June 17th – Les Kovacs Psalm 72
Observe: Psalm 72 is a joyous prayer written for the coronation of King Solomon, but which also foreshadows the coming Kingdom of Jesus Christ.
The opening verses 1-4 of the psalm start by asking God to endow the king with His justice and righteousness so he can rule the people with and justice, and that God’s blessings and protection fall on the people because of the king’s righteous reign.
The next verses 5-11, ask God’s blessing on his reign with longevity, righteousness, and prosperity. May the kings of the nations near and far be subject to him and bring hm great tribute.
The following verses 12-15, ascribe to the king great and heroic attributes of delivering the weak and needy from oppression and violence.
This is followed in verses 16-18 by a petition for successful production of the land so that the crops will flourish and that all nations will be blessed because of him.
And finally, verses 18-20 end with praises being lifted to the God of Israel.
Interpret: Although the psalm was written to commemorate the installation of Solomon, the son of David, as king of Israel, any Christian cannot help but see the parallels to the even greater son of David, Jesus Christ. Like Solomon, Jesus too was descended from the Royal House of David.
Although this particular psalm is not considered one of the Messianic Psalms because it was written for Solomon, if you replaced all the pronouns of “he”, “him”, or “his”, or each reference to the “king” with the name of Jesus, every verse would be an apt descriptor of our Lord, but to an even greater degree than the merely mortal Solomon.
It is Jesus who will rule over His people with the ultimate sense of justice and righteousness. It is Jesus who will reign for eternity and to whom all people, nations and rulers will bow down before. It is Jesus who will deliver His people from injustice and oppression of every kind, when He brings the new heaven and the new earth where “He will wipe every tear from their eyes. There will be no more death or mourning or crying or pain, for the old order of things has passed away.” (Rev 21-4). And it is Jesus, along with the Father and the Holy Spirit, to whom we will forever sing our praises
This is a psalm fit for a King.
Application: David was a great king of Israel. Solomon was the wisest king of Israel. Over the millennia, there have been many good and wise rulers, not only for Israel, but for the various nations of the earth. But each of these rulers, whether kings, or presidents, or prime ministers are merely human beings. As such, they have their own set of faults, biases, or agendas. No matter how “good” they may be at their job, they like the rest of us have sinned and fallen short of the glory of God. (Rom 3:23)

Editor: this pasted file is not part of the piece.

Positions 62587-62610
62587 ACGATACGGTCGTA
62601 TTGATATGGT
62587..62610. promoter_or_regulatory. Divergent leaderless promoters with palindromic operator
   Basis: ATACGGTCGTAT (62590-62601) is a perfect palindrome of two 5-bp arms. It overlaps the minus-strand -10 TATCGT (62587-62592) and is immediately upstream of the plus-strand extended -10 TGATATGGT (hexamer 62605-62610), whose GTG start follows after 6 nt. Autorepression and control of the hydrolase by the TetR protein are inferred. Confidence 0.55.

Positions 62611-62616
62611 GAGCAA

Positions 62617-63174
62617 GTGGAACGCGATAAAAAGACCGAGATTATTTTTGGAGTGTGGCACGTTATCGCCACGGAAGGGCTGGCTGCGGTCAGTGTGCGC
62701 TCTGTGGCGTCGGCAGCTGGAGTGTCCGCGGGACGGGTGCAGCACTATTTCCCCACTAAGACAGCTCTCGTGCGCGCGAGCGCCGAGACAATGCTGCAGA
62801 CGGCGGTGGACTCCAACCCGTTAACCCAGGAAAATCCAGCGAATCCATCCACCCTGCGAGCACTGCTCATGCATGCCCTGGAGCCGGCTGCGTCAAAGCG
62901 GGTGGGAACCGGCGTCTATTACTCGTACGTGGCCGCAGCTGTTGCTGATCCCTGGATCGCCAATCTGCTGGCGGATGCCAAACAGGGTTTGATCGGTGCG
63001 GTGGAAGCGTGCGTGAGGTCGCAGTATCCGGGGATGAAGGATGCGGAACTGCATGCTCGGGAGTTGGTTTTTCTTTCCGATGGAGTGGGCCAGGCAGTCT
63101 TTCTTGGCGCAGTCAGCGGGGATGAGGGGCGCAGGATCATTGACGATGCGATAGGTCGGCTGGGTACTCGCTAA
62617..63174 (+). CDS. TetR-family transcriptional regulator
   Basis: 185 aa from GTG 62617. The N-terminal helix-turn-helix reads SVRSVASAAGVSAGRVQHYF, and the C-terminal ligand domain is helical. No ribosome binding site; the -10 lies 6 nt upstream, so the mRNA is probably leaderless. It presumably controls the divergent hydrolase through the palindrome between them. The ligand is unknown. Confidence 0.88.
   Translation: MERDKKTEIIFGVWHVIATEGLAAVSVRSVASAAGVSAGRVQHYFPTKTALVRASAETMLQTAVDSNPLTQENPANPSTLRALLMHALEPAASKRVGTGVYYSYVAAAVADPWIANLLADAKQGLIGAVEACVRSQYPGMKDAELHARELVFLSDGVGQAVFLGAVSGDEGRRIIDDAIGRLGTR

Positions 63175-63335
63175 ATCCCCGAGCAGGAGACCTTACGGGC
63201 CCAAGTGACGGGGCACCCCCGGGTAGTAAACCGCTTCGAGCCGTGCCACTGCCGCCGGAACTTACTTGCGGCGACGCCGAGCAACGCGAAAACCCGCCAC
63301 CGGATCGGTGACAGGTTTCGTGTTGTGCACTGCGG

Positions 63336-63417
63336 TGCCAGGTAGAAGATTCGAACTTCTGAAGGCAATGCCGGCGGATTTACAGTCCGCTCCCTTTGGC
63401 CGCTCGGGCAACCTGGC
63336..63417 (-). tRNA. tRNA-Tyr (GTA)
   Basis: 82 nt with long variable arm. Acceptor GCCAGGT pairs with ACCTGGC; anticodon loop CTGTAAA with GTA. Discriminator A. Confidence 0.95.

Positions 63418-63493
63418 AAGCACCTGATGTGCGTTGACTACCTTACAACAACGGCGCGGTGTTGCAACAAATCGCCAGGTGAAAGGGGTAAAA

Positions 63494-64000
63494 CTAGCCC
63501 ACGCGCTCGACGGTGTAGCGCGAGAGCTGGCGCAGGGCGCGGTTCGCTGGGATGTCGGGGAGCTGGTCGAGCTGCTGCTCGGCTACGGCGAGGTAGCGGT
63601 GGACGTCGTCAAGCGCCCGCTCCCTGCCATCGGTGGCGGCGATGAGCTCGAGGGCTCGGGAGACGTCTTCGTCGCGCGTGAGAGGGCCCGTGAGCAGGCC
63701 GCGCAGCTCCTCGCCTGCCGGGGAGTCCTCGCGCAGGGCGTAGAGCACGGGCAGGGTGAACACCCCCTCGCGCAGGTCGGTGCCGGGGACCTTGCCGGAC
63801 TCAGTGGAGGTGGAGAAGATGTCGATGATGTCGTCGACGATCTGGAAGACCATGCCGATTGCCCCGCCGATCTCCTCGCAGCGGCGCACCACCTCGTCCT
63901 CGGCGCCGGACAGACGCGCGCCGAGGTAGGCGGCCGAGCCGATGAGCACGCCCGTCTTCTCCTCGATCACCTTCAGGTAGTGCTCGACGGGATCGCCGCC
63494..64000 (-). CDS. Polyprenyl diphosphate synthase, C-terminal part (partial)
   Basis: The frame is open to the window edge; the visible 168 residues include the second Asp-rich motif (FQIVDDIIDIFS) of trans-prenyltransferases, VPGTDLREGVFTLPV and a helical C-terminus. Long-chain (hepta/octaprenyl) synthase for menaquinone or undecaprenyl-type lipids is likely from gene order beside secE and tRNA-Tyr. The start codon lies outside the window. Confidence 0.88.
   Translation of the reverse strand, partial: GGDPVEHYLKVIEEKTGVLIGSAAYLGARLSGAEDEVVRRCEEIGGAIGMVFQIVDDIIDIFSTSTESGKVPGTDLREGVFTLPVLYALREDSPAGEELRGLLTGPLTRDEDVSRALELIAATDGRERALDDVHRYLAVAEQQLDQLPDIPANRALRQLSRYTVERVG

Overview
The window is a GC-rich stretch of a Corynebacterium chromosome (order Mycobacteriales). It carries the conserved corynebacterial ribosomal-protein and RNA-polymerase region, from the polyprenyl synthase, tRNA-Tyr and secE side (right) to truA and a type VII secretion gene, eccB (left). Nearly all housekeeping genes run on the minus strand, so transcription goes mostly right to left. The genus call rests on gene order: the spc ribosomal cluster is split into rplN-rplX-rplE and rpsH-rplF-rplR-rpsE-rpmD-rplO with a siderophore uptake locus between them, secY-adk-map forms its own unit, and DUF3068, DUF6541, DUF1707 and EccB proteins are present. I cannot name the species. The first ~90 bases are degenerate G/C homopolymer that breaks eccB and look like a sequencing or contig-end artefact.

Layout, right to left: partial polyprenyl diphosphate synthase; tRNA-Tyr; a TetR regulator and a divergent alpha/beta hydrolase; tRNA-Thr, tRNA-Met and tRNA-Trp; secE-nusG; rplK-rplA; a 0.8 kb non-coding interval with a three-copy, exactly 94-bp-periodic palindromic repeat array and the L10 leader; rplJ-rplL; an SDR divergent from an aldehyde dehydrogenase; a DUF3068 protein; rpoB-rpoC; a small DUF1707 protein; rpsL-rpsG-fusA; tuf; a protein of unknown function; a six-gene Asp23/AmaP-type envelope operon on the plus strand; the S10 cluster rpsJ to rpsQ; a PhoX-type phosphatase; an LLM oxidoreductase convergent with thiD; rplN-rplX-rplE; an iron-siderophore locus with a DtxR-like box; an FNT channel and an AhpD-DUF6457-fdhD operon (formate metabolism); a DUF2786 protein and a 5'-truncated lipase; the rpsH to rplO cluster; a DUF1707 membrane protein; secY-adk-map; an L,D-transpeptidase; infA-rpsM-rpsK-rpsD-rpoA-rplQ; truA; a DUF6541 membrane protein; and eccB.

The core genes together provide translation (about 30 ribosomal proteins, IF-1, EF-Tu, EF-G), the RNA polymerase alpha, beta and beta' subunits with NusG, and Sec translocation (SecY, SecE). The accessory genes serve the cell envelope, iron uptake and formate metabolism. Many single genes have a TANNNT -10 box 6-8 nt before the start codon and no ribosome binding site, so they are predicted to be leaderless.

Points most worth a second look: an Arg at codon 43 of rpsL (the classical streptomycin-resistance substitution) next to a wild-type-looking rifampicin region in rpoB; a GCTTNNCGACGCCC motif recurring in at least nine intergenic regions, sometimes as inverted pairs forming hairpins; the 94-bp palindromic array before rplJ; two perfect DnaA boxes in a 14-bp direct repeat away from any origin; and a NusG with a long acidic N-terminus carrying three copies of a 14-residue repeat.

Despite having a heart after God’s own heart, David committed a myriad of sins. Despite being given great wisdom, Solomon eventually lost his way. Every human leader in history has fallen victim to the desires of their own hearts. But it’s not just our leaders who fall short of our expectations by giving into their sinful impulses. We fall prey to sin every day.
Yet because of our good and perfect King Jesus, we have something that we can celebrate every day. As His disciples, we know what awaits us when He returns. We know that He will rule with righteousness, mercy, and love. But we also know that we don’t have to wait for His return for Him to be our saviour. Because of His sacrifice for us, we have the Holy Spirit within us, to be our guide, our comfort, our shield in times of trouble. He can do for us what our earthly leaders can never do. Jesus is the only one in whom we can place our trust fully and completely, and who is most deserving of our praise and adoration.
What better imagery could the psalmist have employed to convey the idea of the most beneficial and blessed effects that follow the descent of Jesus, the Son of God, upon the earth, and that of His Holy Spirit, during Pentecost?
Prayer: Father God, we praise you and bless the name of Jesus above all things. He is the King of kings, and Lord of lords. He alone is the hope of all the nations of the earth. Open our lips, Lord, and our mouths will declare your praise. This we pray in the mighty name of Jesus. Amen.
Song: You're Beautiful – Phil Wickham
In 2023, each week's blog is a follow-up reflection written by the preceding Sunday’s preacher to dig deeper into the sermon topic and explore engaging discussion questions.